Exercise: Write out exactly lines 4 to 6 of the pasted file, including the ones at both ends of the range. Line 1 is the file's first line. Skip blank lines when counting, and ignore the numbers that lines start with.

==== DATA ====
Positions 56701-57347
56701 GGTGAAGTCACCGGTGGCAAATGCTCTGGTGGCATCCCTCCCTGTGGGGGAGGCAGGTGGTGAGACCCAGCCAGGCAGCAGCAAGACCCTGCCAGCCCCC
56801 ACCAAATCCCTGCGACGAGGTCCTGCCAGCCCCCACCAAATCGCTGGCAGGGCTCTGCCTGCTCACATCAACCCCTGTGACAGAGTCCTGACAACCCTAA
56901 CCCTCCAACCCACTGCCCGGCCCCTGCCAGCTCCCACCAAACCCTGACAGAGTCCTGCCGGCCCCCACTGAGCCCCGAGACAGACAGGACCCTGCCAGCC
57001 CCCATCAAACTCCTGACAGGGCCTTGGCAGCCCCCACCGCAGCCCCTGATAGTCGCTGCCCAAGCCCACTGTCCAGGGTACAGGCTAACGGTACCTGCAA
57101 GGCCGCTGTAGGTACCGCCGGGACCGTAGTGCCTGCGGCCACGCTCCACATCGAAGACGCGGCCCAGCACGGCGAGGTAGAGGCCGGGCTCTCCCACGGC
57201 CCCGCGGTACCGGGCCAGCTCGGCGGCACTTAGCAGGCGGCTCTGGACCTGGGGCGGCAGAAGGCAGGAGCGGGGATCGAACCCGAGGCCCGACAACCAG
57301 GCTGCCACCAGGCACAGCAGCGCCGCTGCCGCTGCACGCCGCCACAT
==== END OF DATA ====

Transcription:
56901 CCCTCCAACCCACTGCCCGGCCCCTGCCAGCTCCCACCAAACCCTGACAGAGTCCTGCCGGCCCCCACTGAGCCCCGAGACAGACAGGACCCTGCCAGCC
57001 CCCATCAAACTCCTGACAGGGCCTTGGCAGCCCCCACCGCAGCCCCTGATAGTCGCTGCCCAAGCCCACTGTCCAGGGTACAGGCTAACGGTACCTGCAA
57101 GGCCGCTGTAGGTACCGCCGGGACCGTAGTGCCTGCGGCCACGCTCCACATCGAAGACGCGGCCCAGCACGGCGAGGTAGAGGCCGGGCTCTCCCACGGC